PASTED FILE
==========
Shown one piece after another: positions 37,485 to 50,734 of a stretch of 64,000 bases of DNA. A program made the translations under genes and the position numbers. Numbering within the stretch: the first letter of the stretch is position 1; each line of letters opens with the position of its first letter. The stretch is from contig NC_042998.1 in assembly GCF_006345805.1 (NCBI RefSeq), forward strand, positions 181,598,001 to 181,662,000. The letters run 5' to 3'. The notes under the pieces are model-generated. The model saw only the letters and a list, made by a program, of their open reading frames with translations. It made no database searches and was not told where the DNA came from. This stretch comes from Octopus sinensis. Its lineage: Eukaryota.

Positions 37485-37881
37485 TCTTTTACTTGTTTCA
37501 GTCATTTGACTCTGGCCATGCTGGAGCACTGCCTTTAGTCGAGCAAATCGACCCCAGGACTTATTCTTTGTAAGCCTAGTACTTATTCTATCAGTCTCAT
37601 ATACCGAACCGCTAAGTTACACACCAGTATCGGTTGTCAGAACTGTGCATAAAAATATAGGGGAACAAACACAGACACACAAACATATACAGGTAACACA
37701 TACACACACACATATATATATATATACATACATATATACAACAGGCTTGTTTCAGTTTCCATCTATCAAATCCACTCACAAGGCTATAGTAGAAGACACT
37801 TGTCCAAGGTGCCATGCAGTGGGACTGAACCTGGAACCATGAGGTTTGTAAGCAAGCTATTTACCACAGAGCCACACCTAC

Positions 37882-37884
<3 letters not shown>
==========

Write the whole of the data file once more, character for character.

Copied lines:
Shown one piece after another: positions 37,485 to 50,734 of a stretch of 64,000 bases of DNA. A program made the translations under genes and the position numbers. Numbering within the stretch: the first letter of the stretch is position 1; each line of letters opens with the position of its first letter. The stretch is from contig NC_042998.1 in assembly GCF_006345805.1 (NCBI RefSeq), forward strand, positions 181,598,001 to 181,662,000. The letters run 5' to 3'. The notes under the pieces are model-generated. The model saw only the letters and a list, made by a program, of their open reading frames with translations. It made no database searches and was not told where the DNA came from. This stretch comes from Octopus sinensis. Its lineage: Eukaryota.

Positions 37485-37881
37485 TCTTTTACTTGTTTCA
37501 GTCATTTGACTCTGGCCATGCTGGAGCACTGCCTTTAGTCGAGCAAATCGACCCCAGGACTTATTCTTTGTAAGCCTAGTACTTATTCTATCAGTCTCAT
37601 ATACCGAACCGCTAAGTTACACACCAGTATCGGTTGTCAGAACTGTGCATAAAAATATAGGGGAACAAACACAGACACACAAACATATACAGGTAACACA
37701 TACACACACACATATATATATATATACATACATATATACAACAGGCTTGTTTCAGTTTCCATCTATCAAATCCACTCACAAGGCTATAGTAGAAGACACT
37801 TGTCCAAGGTGCCATGCAGTGGGACTGAACCTGGAACCATGAGGTTTGTAAGCAAGCTATTTACCACAGAGCCACACCTAC

Positions 37882-37884
<3 letters not shown>